3 Simple Ways for Choosing the Right MPLS Alternative
In our cloud-enabled world, MPLS is on the way out – but it’s dying a slow death. Legacy networks have not been made completely obsolete, but as more organizations attempt to access resources in the cloud or connect remote and mobile users across disparate geographies, we’ll find that our networks become more and more difficult to manage.
The transition between legacy networks and software-defined networks may not seem like a smooth one, but no matter how ready you are to take the leap, there are a few migration options for keeping the enterprise WAN connected, secure, and performing optimally.
Option 1: Completely Replace MPLS
The most expeditious way to get exactly what you want from the enterprise WAN is to completely replace MPLS. This is easiest if you’re nearing the end of your legacy contracts.
Why would your organization want to replace MPLS right now? While MPLS may still have some utility, replacing MPLS now ensures that you’re ahead of the curve by the time it’s fully obsolete. In addition, the cost savings in both hardware and man-hours using a fully managed network as a service justify software-defining your enterprise WAN sooner rather than later.
The solution is to replace your network with a global private network with built-in WAN Optimization and SD-WAN in order to reduce the need for devices in each location. This not only provides the flexibility and scalability of the Internet but also allows you to keep the reliability of an MPLS-grade network.
Option 2: Utilize Hybrid WAN
If you’re not at the end of your MPLS contracts, or the idea of doing a complete network replacement seems daunting, you might consider a situation in which you use a software-defined private network as a hybrid WAN.
When your regional connectivity is unaffected, but you’ve begun expanding globally or are deploying cloud/SaaS applications, a hybrid WAN that leverages a software-defined global private network can help your organization achieve faster and more reliable global access compared to the public Internet, allowing you to seamlessly integrate cloud and SaaS workloads and applications into your legacy WAN.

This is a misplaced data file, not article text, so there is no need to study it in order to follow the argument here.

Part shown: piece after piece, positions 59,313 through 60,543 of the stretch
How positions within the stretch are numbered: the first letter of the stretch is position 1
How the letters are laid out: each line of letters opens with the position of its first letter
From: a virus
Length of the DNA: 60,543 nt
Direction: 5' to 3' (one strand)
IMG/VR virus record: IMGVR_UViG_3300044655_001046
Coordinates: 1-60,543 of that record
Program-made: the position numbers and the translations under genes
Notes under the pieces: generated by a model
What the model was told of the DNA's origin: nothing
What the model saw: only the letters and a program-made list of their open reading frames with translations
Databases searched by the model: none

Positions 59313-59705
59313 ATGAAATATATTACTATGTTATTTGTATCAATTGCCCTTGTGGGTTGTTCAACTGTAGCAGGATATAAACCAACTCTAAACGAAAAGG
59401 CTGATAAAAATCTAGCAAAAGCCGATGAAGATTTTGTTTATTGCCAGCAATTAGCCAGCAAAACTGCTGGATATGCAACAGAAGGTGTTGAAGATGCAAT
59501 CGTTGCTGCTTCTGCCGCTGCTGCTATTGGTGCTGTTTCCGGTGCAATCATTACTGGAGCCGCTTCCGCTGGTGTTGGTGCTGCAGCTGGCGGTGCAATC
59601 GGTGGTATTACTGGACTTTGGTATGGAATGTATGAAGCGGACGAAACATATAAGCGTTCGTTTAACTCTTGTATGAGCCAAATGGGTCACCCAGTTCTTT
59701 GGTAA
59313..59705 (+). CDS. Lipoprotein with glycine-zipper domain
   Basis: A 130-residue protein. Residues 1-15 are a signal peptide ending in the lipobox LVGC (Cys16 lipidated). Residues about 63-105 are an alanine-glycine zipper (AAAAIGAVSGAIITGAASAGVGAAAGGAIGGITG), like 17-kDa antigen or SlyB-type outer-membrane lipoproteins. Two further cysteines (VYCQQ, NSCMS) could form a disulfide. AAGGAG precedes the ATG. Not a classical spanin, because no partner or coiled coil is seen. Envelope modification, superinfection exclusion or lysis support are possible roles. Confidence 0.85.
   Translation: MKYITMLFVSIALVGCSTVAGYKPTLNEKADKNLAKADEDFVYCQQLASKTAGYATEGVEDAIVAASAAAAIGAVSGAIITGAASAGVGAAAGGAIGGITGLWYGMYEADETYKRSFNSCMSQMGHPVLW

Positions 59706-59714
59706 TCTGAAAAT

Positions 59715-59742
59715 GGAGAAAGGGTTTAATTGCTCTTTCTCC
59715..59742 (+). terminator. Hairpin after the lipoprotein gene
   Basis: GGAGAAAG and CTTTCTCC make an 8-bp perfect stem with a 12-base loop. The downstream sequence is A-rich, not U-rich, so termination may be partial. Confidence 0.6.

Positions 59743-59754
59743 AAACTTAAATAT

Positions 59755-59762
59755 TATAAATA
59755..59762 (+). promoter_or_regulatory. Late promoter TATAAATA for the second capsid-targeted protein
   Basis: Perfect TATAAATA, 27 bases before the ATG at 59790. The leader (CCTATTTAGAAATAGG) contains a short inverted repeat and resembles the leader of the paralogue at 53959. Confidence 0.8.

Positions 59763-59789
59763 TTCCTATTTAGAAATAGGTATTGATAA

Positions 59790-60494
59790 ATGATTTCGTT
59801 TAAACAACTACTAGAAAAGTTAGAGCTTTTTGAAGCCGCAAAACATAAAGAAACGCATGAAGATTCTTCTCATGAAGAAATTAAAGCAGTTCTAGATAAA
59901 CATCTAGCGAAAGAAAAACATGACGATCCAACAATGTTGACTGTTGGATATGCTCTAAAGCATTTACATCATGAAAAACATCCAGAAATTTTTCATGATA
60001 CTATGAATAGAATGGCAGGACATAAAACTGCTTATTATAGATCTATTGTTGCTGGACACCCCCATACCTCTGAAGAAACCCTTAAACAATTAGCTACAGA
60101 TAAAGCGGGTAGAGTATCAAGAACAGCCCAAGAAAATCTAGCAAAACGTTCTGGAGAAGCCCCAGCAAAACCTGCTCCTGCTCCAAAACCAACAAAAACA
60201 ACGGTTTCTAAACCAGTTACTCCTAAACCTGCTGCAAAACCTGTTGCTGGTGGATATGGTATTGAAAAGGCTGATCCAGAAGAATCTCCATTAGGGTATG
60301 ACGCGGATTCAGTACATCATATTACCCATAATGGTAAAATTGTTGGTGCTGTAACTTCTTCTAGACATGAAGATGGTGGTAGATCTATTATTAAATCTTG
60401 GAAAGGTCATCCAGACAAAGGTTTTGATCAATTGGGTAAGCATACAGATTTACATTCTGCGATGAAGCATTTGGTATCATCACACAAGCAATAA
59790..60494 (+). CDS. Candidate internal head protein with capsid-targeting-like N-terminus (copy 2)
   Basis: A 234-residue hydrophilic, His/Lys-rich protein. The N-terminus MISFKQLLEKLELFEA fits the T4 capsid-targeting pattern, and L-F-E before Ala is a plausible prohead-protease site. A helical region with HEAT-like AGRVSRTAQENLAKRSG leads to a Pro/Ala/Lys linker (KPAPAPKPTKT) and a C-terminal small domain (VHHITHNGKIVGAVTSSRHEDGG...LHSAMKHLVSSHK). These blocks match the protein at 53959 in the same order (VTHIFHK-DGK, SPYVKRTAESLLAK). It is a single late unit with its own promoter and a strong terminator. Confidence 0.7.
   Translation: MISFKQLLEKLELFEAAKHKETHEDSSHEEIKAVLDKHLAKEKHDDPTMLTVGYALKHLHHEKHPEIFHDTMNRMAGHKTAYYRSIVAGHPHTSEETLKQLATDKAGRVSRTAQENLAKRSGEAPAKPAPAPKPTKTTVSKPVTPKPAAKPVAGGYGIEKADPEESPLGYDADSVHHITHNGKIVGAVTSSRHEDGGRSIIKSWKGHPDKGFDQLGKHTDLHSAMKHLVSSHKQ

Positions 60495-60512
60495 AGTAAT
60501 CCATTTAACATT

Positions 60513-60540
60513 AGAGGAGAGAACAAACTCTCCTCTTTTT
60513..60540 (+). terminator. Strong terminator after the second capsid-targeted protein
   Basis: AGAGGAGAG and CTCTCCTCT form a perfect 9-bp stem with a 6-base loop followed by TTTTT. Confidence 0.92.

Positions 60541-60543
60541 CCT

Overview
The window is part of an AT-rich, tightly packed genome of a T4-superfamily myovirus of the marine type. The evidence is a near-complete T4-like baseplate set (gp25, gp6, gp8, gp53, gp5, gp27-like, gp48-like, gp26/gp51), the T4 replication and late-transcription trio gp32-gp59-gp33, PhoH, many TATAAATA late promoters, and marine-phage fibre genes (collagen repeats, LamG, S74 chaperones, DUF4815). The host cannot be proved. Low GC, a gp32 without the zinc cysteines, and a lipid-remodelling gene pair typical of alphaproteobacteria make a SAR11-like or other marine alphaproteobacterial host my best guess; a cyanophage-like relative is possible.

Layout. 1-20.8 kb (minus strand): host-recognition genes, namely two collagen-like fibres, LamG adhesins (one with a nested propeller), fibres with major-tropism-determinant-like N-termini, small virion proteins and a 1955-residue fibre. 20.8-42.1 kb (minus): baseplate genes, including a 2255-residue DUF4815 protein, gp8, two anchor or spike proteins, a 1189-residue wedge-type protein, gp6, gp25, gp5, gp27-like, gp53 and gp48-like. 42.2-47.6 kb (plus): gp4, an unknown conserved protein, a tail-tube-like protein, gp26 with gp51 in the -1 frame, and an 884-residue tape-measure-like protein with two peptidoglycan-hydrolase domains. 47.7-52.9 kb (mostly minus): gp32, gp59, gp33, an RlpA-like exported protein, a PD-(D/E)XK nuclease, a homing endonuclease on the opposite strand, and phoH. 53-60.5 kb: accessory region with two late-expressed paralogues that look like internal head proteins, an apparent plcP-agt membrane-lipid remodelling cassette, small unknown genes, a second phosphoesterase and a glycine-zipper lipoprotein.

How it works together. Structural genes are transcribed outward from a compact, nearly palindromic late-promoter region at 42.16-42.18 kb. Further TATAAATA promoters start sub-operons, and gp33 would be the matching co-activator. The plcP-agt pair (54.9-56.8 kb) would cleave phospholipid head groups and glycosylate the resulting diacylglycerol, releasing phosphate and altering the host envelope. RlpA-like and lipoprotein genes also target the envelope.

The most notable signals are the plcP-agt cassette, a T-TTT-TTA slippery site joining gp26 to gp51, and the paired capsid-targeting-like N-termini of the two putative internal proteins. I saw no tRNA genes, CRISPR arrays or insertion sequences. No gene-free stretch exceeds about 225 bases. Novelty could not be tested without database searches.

A hybrid WAN can either find an interconnect point with your data center/an application origin and/or exist side-by-side with your existing network. The purpose of using this hybrid network is to make it easier for you to receive the same quality connectivity as your legacy network while still enabling you to connect with the cloud or quickly scale to new global offices or remote users.
In time, you may find that it makes sense to move fully to a software-defined global private WAN, but until your contracts expire or legacy technology becomes a less viable option, a hybrid network can support your cloud/SaaS applications and global data delivery.
Option 3: Create Backup Links
Another option is to software-define your backup links. And before you jump to the public Internet, keep in mind that having a primary MPLS link with the public Internet as a backup will not provide the same level of performance as an MPLS backup during outages. Performance expectations over the public Internet suffer due to unreliable latency and packet loss.
Using a software-defined global private network as a backup allows you to avoid reliance on the same primary MPLS provider for redundancy, while leveraging link diversity for better high-availability.
This is also a better option than deploying redundant MPLS links, because that can be expensive, complex, and take several months to deploy. Also, keep in mind that MPLS was not designed to access cloud and SaaS applications seamlessly. To link the network with the cloud, you will have to invest in workarounds, which can lead to higher network costs and a slowdown in productivity.
Global enterprises require a backup network solution that can be deployed instantly and can scale on-demand as bandwidth requirements increase.
The Next Step
Don’t wait for legacy networks to add to your costs as you expand globally and into the cloud. The smartest move you can make is the one that moves your networks closer to software-definition and away from creeping obsolescence.
With options designed to fit your enterprise WAN needs now and in the future, Aryaka’s global private SD-WAN can help you move toward a more reliable, more connected, more flexible enterprise WAN. Find out how by scheduling a proof of concept today.
- Is MPLS dead? Understanding Need For mpls Network Technology
- What is MPLS network & How MPLS Works?
- 4 Reasons Why MPLS No Longer Serves Global Enterprises
- MPLS Network Pros and Cons
- SDWAN over MPLS: Is SD-WAN Better than MPLS?
- 5 Questions MPLS Providers Hope You Won’t Ask
- 3 Simple Ways for Choosing the Right MPLS Alternative
- The Slow Death of MPLS
- Can a Global SD-WAN Replace MPLS Connectivity?